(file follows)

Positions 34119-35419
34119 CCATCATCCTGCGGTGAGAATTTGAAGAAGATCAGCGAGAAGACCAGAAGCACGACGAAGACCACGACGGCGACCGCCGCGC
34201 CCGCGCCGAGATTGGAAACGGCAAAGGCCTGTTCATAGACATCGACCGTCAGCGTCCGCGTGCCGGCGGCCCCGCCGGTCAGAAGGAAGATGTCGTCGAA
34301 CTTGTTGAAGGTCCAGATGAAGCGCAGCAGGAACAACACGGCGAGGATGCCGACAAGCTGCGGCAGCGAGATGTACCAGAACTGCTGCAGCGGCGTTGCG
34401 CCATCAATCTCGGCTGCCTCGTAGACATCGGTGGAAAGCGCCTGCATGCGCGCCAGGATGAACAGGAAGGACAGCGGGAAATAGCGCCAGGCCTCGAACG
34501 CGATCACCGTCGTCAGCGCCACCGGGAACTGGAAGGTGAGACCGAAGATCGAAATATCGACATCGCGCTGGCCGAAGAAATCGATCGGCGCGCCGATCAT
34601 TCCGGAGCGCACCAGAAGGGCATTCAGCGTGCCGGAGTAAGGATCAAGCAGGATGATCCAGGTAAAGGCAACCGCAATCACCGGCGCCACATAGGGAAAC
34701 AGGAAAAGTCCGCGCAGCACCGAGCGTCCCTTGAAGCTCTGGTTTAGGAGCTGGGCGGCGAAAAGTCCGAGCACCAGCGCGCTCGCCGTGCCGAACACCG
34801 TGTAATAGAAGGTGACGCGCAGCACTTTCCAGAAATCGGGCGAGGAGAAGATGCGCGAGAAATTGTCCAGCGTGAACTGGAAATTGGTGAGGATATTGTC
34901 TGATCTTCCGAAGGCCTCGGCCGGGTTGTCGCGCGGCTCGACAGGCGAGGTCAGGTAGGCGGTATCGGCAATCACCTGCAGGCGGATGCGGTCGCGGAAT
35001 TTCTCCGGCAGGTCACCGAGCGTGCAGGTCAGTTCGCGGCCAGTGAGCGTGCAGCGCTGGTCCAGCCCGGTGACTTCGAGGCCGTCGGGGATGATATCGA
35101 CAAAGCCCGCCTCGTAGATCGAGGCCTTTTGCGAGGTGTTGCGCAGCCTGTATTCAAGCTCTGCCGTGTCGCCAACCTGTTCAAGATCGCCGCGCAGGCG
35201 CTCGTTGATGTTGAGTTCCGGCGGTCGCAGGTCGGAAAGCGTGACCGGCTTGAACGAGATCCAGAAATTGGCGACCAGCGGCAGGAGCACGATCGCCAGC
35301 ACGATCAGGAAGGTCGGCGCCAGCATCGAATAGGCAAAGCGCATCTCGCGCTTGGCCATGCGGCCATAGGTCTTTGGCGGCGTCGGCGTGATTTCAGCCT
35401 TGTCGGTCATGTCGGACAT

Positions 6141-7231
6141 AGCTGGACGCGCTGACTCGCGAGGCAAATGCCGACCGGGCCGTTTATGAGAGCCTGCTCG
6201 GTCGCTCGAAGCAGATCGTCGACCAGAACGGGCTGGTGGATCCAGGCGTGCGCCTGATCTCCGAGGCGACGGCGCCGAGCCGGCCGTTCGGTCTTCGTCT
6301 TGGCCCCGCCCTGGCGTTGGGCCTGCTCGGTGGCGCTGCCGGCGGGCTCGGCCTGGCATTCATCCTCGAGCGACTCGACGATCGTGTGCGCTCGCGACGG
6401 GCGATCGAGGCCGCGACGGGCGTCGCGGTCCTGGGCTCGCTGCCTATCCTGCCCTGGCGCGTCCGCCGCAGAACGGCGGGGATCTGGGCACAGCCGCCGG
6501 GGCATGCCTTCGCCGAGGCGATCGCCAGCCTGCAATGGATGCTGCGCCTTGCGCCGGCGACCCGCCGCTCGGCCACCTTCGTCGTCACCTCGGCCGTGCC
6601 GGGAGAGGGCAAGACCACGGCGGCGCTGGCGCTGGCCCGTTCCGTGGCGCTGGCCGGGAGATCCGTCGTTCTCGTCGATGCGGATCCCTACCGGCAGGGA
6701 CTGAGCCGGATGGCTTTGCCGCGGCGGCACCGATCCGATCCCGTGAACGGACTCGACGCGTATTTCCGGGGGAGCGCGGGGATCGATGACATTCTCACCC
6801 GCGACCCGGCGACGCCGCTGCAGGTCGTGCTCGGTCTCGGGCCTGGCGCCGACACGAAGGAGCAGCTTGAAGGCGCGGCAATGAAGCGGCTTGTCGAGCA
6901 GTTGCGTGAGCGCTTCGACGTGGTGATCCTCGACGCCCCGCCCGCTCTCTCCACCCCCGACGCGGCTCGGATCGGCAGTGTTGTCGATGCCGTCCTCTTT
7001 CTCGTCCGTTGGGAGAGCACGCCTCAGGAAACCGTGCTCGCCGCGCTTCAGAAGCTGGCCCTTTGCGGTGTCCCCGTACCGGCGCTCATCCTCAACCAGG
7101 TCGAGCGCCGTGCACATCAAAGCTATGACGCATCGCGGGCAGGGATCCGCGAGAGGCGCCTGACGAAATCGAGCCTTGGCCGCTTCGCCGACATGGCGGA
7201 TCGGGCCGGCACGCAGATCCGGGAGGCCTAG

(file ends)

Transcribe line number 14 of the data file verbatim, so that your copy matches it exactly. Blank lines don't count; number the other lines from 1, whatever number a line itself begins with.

35301 ACGATCAGGAAGGTCGGCGCCAGCATCGAATAGGCAAAGCGCATCTCGCGCTTGGCCATGCGGCCATAGGTCTTTGGCGGCGTCGGCGTGATTTCAGCCT